Tord Gustavsen Trio Live in Austria
Given that Tord Gustavsen's recording debut on ECM, Changing Places, is a mostly quiet, understated work by an unknown Norwegian pianist, it is interesting that it has gotten so much attention. It was positively reviewed in many of the major magazines, made some significant 2003 Top Ten lists, got considerable air play, and even received Stereophile's highest accolade as a "Record To Die For"—a distinction rarely granted to a new recording.
Gustavsen has broken through the noise because he is a lyric poet of the piano, a melodist with a gift for marking out lines of simple purity that communicate complex emotion. A question that naturally arises is whether the particular magic of Changing Places was a function of ECM's Rainbow Studio in Oslo, Norway, and the supervision of producer Manfred Eicher, or whether it could be recreated live in a jazz club. (Eicher, after all, has brought so many recordings into the world that share a certain rapt inner glow.)
The question was answered instantly on February 23 at Jazzland in Vienna, Austria, because Gustavsen opened the evening the same way he opens Changing Places, with "Deep As Love." And he instantly created that same spell, that hush that shuts everything down around it that is not its own yearning, aspiring insistence.
Gustavsen's music is often soft, but always intense. Sometimes it seems like the piano is playing him, pulling him down until his face almost touches the keyboard, then gripping and twisting him in response to its muted yet urgent imperatives. He held the audience within the inward pensiveness and finely shaded textures of Changing Places a little longer by next playing the second song on the album, "Graceful Touch."
At the time of his Jazzland appearance, Gustavsen had just finished recording a second album for ECM that will be released later this year. The selections that he played from the new recording suggested that he is ready to open up more and assert himself. For example, the third piece of the night, "Sentiment," came out of a brooding impressionism entirely familiar to admirers of Changing Places. It was a private search in the form of a melody altered through subtle steps in alternative voicings, a song slowly unfolded until it became something larger. But the next two songs, also from the new album, "Twins" and "The Ground," were based on gospel-inflected rhythms and drove much harder. Significantly, these two pieces, while introducing a new tempo and tone, still fit within the arc of the evening. Even when he hits harder, Gustavsen is always evolving melody that serves the story. That story is about inner discovery, and Gustavsen can get there by whispering, or by rhythmic repetition that becomes incantatory.
Another reason that Gustavsen's music feels like one fabric is the integral role played by drummer Jarle Vespestad. On quiet numbers, Vespestad is willing to recede to the lightest splashes with brushes, or to the softest murmurings with mallets. But he is also a full participant when the music sweeps upward. Even when Vespestad is cutting loose, he comes from within the music, rather than imposing himself upon it.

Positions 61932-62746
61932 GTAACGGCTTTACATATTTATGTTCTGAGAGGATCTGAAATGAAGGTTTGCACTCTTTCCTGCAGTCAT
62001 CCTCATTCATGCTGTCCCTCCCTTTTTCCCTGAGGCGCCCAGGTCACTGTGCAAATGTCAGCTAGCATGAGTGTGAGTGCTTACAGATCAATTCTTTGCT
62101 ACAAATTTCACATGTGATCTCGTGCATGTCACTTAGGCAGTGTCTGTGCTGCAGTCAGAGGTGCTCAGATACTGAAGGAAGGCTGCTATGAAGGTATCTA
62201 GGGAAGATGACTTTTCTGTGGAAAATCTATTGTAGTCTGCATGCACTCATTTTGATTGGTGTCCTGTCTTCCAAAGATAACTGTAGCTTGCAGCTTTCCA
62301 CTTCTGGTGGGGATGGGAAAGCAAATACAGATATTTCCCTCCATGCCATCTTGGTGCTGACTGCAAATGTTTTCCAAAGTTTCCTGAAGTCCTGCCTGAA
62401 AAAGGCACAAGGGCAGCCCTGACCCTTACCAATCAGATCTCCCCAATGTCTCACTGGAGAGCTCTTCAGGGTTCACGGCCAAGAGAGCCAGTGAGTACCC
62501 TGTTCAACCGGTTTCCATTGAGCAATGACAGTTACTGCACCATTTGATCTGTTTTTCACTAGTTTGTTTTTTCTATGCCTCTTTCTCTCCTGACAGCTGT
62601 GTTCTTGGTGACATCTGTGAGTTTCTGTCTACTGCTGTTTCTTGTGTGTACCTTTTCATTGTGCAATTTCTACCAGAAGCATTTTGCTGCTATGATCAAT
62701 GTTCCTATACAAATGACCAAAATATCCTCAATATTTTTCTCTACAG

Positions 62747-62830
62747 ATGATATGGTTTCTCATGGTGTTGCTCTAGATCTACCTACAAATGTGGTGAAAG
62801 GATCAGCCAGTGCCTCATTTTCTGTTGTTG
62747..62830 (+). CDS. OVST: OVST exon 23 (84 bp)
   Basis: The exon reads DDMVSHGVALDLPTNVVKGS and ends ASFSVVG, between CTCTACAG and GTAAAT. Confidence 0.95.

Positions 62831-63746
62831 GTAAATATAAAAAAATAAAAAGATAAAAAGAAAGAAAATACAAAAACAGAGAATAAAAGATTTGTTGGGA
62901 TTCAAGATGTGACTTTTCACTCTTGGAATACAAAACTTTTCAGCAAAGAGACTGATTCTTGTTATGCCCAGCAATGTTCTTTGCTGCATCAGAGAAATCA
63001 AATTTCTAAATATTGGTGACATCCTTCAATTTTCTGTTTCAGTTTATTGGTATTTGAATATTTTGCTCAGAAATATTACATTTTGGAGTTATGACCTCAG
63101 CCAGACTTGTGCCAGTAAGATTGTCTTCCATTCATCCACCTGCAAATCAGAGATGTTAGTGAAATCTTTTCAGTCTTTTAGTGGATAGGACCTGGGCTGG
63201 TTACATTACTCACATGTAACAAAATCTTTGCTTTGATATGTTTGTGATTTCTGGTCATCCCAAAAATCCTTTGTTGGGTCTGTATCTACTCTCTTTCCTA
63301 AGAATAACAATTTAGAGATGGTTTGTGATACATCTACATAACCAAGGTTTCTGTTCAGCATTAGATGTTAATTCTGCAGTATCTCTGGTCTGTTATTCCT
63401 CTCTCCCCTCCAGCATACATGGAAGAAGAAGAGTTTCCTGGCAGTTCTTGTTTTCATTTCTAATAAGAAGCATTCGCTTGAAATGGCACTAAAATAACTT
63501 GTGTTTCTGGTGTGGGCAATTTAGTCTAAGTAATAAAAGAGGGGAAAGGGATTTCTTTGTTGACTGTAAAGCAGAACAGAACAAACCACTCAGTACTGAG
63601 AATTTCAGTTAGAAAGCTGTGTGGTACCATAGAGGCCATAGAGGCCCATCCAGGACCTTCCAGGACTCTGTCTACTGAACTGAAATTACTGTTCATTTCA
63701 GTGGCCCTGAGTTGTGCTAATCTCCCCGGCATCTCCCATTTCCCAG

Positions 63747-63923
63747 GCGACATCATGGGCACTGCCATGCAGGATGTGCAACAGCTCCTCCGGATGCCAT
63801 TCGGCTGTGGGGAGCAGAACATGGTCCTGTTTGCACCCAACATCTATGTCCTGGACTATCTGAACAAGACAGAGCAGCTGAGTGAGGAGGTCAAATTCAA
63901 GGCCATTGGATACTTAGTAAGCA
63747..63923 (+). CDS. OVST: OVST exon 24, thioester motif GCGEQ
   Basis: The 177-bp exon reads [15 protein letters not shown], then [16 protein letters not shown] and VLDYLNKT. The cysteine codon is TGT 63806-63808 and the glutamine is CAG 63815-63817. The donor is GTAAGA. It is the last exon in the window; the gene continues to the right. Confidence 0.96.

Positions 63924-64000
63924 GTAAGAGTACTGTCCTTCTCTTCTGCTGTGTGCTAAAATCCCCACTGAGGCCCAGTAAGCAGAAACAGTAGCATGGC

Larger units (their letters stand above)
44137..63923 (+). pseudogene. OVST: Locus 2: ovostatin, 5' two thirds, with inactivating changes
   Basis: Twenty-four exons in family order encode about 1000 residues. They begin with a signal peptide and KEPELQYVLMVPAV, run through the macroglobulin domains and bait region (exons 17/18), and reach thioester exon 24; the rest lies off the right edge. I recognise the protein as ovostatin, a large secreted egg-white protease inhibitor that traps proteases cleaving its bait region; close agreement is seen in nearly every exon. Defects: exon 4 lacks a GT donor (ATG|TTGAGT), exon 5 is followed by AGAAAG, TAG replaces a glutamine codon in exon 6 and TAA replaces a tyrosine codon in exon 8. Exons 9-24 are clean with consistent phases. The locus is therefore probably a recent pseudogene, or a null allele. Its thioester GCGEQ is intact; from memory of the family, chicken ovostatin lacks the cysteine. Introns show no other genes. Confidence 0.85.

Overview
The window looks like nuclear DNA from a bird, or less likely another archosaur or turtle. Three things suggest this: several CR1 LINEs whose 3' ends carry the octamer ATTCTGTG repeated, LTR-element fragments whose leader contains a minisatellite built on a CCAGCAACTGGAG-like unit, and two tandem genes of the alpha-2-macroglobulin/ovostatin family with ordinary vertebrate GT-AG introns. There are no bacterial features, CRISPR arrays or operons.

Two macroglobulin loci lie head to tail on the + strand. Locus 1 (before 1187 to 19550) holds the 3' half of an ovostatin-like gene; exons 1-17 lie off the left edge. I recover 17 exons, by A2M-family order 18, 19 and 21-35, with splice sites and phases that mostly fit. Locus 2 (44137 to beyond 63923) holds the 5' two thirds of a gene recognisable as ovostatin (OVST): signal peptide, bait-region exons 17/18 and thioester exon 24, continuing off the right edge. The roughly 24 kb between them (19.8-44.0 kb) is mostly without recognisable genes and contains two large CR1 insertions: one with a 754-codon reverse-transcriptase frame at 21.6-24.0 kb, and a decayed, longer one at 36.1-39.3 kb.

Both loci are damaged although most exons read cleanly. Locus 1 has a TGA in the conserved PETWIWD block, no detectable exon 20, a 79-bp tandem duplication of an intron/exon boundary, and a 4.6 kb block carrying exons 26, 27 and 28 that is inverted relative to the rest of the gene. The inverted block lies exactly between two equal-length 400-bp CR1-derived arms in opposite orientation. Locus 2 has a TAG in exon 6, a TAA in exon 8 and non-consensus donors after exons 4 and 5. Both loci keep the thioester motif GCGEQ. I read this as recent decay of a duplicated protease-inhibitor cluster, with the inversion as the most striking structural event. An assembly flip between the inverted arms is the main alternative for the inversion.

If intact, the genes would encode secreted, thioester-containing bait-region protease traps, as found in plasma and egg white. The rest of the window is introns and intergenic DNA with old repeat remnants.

By the second set, a quality began to reveal itself, a quality that is also present in Changing Places. It was the recurrence, elusive at first and then unmistakable, of ideas and motives and fragments of lines from earlier pieces. These threads, often recast in key or meter, unified the night into a loose suite, expansive with digressions yet tied to thematic centers. The second set contained pieces like "Curtains Aside" and "Reach Out And Touch It," A-minor elegies that revealed the wide dynamic range of Gustavsen's music. Sometimes, bent low to the keyboard, he would pick over the bare bones of a melody, and then build to lush crescendos, in a creative process that felt seamless. After these crests, when the music fell back again, his touch made each note specific and meaningful, even those just above the threshold of audibility.
Another quality that became apparent in the second set, in pieces like "Tears Transformed," is one that several commentators have noticed in Changing Places: Gustavsen writes songs that sound like long lost standards. His songs sound like lyrics must exist for them (none do, so far), because of their sense of sustained dramatic narrative.
Jazzland is one of Europe's oldest jazz clubs. (A sign over the stage boasts "31 Jahre.") It is just off a canal of the Danube and just within Vienna's famous "ring," the boulevard that was once the wall of the old city. It was an excellent place to hear the Tord Gustavsen Trio. The packed house was extremely quiet and attentive, and the acoustics are excellent. The main listening area is like a half cylinder, with a curved brick canopy overhead, and the sound of the trio, playing without amplification, carried strong and clear. (One of those in the audience on February 23 was Peter Gansterer, the founder and chief engineer of the respected Austrian loudspeaker company, Vienna Acoustics. Gansterer is known for his discriminating, hard-to-please ears, and he described the sound as "quite good"—a ringing endorsement of Jazzland's acoustics.)
Tord Gustavsen is more than a promising new talent. He is already capable of providing a performance experience that is fascinating, affecting, and complete.